Except for the table to roll on, that is the entire text for Calling The Blood's effect. There's no example for what this spell is actually supposed to do. It's one of your three 9th-level spells - and one of the others, Silver Flame, doesn't even work if you don't have any relationship dice with the Archmage! It's confusing why these spells even exist; Ritual Casting already handles out-of-combat magic in a freeform way. If sorcerers had some sort of combat spell that charmed enemies or drew on the power of a random icon - incidentally, they do not - then that could be translated into whatever improvisational ritual effect you needed for the story. It's wasted space due to a lack of focus, and that's a problem particular to sorcerers.
Lastly, sorcerer spells are just better at higher levels. Since basically all of the spells melt someone's face, it's easy to do the math and figure out which spell does the most facemelting. The correct answer is Scorching Ray and whatever your highest level daily attack spells are. It's nice that you're not trapped in the 4e pit of casting Searing Orb from level 5 to 25, but there's not a lot of meaningful difference between Breath of the White and Breath of the Void. Given the narrow design space and limited pagecount, this is inevitable, but still a damper in practice.
This is another one that ran long. Wizards and maybe clerics for the next post.
Next: Dare you enter my magical realm?
13 True Ways kind of sucksOriginal SA post
Are you going to be doing True Ways as well? That book is a mess.
sure. here it is:
13th age 8.5: 13 True Ways kind of sucks
FOOL! Doctor Doom does as he PLEASES!
- the chaos mage is a trainwreck. i get the high concept but there's so much bullshit and table-checking to the class that it's disruptive to play. "gain a random spell from such-and-such class" ugh fuck you
- commanders are a workable if bland take on 4e leaders in 13A terms, but 13A's very abstract combat leaves them little else to do other than give other people extra actions
- the druid is like five classes all jammed together in one and obviously designed that way because it's what they promised in a kickstarter. it's so overbroad that "i'm a druid" is meaningless, i've seen less overcomplicated point-buy games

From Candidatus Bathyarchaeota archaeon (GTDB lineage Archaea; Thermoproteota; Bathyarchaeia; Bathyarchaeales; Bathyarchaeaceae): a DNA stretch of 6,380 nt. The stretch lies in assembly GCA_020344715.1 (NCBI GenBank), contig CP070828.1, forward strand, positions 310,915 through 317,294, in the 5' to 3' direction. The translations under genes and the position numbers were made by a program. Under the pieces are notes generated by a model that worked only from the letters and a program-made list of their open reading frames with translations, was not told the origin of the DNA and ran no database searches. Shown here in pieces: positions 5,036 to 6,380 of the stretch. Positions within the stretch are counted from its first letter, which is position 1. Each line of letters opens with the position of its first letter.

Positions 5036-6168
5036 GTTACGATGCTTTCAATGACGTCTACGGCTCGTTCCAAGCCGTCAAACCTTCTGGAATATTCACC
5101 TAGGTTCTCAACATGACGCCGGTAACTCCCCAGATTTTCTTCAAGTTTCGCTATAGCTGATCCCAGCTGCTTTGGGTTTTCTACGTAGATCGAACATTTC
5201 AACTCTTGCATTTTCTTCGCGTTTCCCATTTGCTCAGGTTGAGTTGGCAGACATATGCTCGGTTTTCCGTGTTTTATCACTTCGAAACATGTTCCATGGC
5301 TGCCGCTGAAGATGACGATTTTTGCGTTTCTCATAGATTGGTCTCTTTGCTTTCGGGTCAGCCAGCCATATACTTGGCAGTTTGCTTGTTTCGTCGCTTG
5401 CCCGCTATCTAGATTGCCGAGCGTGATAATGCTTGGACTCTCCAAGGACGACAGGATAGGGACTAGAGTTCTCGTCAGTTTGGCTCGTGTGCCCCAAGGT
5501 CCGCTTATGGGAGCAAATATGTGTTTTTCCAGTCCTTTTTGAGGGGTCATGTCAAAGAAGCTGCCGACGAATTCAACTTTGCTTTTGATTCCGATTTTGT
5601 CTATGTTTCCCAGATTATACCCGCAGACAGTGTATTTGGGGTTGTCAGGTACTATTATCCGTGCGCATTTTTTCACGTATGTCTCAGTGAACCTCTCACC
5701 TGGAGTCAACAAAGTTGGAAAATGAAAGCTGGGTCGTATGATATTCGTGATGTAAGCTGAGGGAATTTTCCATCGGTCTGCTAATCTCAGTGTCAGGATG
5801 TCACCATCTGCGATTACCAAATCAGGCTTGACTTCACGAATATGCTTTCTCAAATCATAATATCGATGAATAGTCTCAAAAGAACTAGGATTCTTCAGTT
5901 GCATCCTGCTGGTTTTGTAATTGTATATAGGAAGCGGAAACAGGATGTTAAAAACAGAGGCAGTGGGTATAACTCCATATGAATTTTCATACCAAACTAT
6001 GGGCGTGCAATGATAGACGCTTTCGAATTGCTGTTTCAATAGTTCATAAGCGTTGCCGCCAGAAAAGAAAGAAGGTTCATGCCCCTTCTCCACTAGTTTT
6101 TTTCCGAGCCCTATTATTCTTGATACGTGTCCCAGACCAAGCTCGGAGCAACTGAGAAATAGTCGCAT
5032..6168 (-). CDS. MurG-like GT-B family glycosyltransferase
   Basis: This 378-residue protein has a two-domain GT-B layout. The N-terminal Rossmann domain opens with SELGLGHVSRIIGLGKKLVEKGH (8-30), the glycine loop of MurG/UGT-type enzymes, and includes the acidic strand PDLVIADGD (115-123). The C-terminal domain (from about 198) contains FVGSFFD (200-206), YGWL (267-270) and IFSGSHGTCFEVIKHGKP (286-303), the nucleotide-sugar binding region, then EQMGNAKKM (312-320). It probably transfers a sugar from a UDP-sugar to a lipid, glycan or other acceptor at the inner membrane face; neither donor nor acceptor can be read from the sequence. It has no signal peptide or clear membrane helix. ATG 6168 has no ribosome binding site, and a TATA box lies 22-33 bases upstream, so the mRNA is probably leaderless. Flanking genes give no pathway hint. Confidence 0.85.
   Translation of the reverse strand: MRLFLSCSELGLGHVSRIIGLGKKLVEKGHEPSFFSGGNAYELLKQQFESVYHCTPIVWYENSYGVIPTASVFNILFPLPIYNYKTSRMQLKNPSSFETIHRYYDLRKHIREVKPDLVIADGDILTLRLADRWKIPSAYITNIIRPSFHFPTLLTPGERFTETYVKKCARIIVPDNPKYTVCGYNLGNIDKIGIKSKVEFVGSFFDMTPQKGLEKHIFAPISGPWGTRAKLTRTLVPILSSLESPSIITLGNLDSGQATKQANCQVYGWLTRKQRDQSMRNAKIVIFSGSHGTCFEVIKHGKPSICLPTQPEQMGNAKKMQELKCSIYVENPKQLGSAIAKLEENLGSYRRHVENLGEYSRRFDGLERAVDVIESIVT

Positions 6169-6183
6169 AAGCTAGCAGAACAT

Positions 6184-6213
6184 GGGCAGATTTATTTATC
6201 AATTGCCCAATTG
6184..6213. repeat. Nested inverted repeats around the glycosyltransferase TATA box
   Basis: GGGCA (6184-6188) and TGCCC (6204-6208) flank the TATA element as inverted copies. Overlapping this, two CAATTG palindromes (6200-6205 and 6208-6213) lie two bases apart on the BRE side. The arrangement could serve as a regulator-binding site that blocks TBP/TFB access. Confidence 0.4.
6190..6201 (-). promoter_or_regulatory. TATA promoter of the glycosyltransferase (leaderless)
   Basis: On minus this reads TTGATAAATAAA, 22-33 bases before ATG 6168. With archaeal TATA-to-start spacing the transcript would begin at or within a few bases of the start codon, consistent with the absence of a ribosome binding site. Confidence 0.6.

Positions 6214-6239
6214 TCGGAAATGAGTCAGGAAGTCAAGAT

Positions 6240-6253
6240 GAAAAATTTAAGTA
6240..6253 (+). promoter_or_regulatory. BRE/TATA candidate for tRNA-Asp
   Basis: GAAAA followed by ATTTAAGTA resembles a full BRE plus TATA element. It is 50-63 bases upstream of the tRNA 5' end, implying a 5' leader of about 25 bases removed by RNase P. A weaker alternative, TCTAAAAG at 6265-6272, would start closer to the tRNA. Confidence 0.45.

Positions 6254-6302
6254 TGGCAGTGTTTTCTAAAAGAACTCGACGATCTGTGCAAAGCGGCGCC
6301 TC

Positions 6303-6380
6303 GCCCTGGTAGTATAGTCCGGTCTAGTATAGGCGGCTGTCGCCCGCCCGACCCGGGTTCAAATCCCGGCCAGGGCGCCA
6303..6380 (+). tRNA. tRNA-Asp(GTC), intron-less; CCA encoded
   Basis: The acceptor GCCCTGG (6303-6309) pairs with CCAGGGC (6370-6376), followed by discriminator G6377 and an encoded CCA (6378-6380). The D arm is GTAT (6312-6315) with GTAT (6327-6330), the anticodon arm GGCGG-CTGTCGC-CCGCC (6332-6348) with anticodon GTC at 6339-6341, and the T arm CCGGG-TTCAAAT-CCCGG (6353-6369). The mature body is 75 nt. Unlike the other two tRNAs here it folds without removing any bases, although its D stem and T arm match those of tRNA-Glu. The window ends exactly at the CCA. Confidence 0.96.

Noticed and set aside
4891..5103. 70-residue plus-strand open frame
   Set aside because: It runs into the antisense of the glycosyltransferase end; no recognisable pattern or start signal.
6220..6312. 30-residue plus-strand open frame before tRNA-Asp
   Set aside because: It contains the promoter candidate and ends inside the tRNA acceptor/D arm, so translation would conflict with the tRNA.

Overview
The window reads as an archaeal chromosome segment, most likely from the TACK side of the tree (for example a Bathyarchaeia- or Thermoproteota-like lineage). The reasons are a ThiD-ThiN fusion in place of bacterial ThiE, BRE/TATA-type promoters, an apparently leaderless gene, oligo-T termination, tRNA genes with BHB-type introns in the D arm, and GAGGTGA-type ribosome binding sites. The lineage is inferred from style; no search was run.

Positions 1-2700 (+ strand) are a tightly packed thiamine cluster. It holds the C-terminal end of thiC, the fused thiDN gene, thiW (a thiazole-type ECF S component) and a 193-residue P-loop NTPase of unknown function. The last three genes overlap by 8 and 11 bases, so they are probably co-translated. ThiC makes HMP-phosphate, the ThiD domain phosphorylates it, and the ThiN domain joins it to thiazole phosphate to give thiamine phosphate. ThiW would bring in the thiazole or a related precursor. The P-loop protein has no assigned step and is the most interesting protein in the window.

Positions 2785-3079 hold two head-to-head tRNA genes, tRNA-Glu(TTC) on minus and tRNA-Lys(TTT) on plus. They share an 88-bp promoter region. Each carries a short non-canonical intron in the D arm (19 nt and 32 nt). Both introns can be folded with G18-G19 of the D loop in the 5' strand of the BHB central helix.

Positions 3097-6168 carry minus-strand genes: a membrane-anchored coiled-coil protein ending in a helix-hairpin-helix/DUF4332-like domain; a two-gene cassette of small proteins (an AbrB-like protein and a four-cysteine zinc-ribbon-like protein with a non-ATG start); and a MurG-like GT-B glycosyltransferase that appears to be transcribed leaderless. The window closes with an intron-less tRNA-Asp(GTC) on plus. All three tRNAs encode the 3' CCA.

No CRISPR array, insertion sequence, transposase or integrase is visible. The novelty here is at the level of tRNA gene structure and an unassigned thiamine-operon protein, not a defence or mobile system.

- monks have a hundred cool ideas (four lost secrets! the grandmaster of flowers! every style is a poem!) but are overcomplicated and fucking terrible, as is typical for monks in D&D
- necromancers are inexplicably the best-designed, most-versatile spellcasters in 13A and it blows my mind - only downside is that they have the worst layout of 13A and that's really saying something
- the occultist has a rad concept but sucks major balls because it's all reactive so you can end up with really unfun dead turns
- i don't give a shit about multiclassing and neither do heinsoo and tweet. it's a ban list of the overpowered combos they thought of, and i've never expended any energy on trying to think of any of my own
- i like their city writeup format but there's not a lot of meat there
- except for drakkenhall, which owns owns owns. drakkenhall is worth ripping out of 13A and using in your own game.
- horizon does a decent job of conveying how the icons are more organizations than individuals but i don't get a feel for horizon as a place and they don't have the room to make it as weird as they obviously want to
- a quarter of this book is monsters which uh okay I guess? i didn't see anything obviously out of line but i also didn't look that closely and probably never will. same for artifacts and magic items and the example npcs that are obvious kickstarter rewards tbh
- there are a loooooooooot of pages about how to use devils in your game. none of it was especially memorable to me but it's a pretty good source for campaign concepts if you really like devils i guess
- the random dungeon idea seed list absolutely rules, as do the example dungeon concepts, and they're usable in any sufficiently weird fantasy setting
Dare you enter my magical realm?Original SA post
13th Age part 9: Dare you enter my magical realm?
13A's wizard and cleric are recognizable to anyone who played either class in 3e or 4e. Both of them were reasonably well-designed and well-liked classes that worked well in a vacuum - they remain so in 13th Age. Their shared problem in previous editions is that they were so versatile and powerful that they overshadowed other, narrower classes, even in those classes' supposed specialties. Most of their versatility was stripped simply by the fact that 13A is not an official edition of D&D. Both classes have much shorter spell lists, no "splat" material from supplemental books, fewer spell slots, and a reduced and 4e-like idea of what a spell should be able to accomplish. Clerics and wizards still have broad-based abilities to affect the setting through Ritual Casting, but they also come with practical advice on how to avoid letting magic bypass stories and challenges in unentertaining ways. They still have their broad, nearly unlimited scope - so much so that when other classes learn a generalist magical knack from a talent, it's almost always "you can use one cleric/wizard spell" - but now other classes also have broadly defined, narrative-shaping powers. Even so, they step on too-similar classes' toes, and have setting-defining powers tucked away in their class-specific lists.